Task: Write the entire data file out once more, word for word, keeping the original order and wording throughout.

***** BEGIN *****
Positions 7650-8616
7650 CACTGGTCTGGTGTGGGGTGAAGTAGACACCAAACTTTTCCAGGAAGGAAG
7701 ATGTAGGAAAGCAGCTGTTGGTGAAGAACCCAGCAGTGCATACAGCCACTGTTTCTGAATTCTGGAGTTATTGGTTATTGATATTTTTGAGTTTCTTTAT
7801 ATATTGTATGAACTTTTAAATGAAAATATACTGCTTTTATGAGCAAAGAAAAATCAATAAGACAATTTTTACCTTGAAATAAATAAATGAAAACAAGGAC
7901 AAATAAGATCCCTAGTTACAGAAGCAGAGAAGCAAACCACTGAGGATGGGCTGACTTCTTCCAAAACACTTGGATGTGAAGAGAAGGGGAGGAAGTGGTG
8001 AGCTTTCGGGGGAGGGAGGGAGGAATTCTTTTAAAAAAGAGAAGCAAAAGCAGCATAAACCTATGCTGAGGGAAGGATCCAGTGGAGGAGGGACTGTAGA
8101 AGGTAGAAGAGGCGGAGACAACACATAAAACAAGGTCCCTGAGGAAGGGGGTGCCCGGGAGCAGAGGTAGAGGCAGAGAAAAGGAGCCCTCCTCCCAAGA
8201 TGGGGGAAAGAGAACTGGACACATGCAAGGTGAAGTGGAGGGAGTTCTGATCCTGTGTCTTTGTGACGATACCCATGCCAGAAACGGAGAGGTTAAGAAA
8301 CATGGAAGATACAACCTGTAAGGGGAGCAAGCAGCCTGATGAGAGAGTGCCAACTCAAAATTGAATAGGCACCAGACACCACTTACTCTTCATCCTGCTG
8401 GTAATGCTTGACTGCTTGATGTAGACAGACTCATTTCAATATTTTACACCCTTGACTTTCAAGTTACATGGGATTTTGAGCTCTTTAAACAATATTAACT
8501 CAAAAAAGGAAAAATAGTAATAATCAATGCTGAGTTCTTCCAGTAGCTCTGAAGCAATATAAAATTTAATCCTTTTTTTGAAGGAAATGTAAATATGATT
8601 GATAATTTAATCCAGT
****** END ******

Positions 7650-8616
7650 CACTGGTCTGGTGTGGGGTGAAGTAGACACCAAACTTTTCCAGGAAGGAAG
7701 ATGTAGGAAAGCAGCTGTTGGTGAAGAACCCAGCAGTGCATACAGCCACTGTTTCTGAATTCTGGAGTTATTGGTTATTGATATTTTTGAGTTTCTTTAT
7801 ATATTGTATGAACTTTTAAATGAAAATATACTGCTTTTATGAGCAAAGAAAAATCAATAAGACAATTTTTACCTTGAAATAAATAAATGAAAACAAGGAC
7901 AAATAAGATCCCTAGTTACAGAAGCAGAGAAGCAAACCACTGAGGATGGGCTGACTTCTTCCAAAACACTTGGATGTGAAGAGAAGGGGAGGAAGTGGTG
8001 AGCTTTCGGGGGAGGGAGGGAGGAATTCTTTTAAAAAAGAGAAGCAAAAGCAGCATAAACCTATGCTGAGGGAAGGATCCAGTGGAGGAGGGACTGTAGA
8101 AGGTAGAAGAGGCGGAGACAACACATAAAACAAGGTCCCTGAGGAAGGGGGTGCCCGGGAGCAGAGGTAGAGGCAGAGAAAAGGAGCCCTCCTCCCAAGA
8201 TGGGGGAAAGAGAACTGGACACATGCAAGGTGAAGTGGAGGGAGTTCTGATCCTGTGTCTTTGTGACGATACCCATGCCAGAAACGGAGAGGTTAAGAAA
8301 CATGGAAGATACAACCTGTAAGGGGAGCAAGCAGCCTGATGAGAGAGTGCCAACTCAAAATTGAATAGGCACCAGACACCACTTACTCTTCATCCTGCTG
8401 GTAATGCTTGACTGCTTGATGTAGACAGACTCATTTCAATATTTTACACCCTTGACTTTCAAGTTACATGGGATTTTGAGCTCTTTAAACAATATTAACT
8501 CAAAAAAGGAAAAATAGTAATAATCAATGCTGAGTTCTTCCAGTAGCTCTGAAGCAATATAAAATTTAATCCTTTTTTTGAAGGAAATGTAAATATGATT
8601 GATAATTTAATCCAGT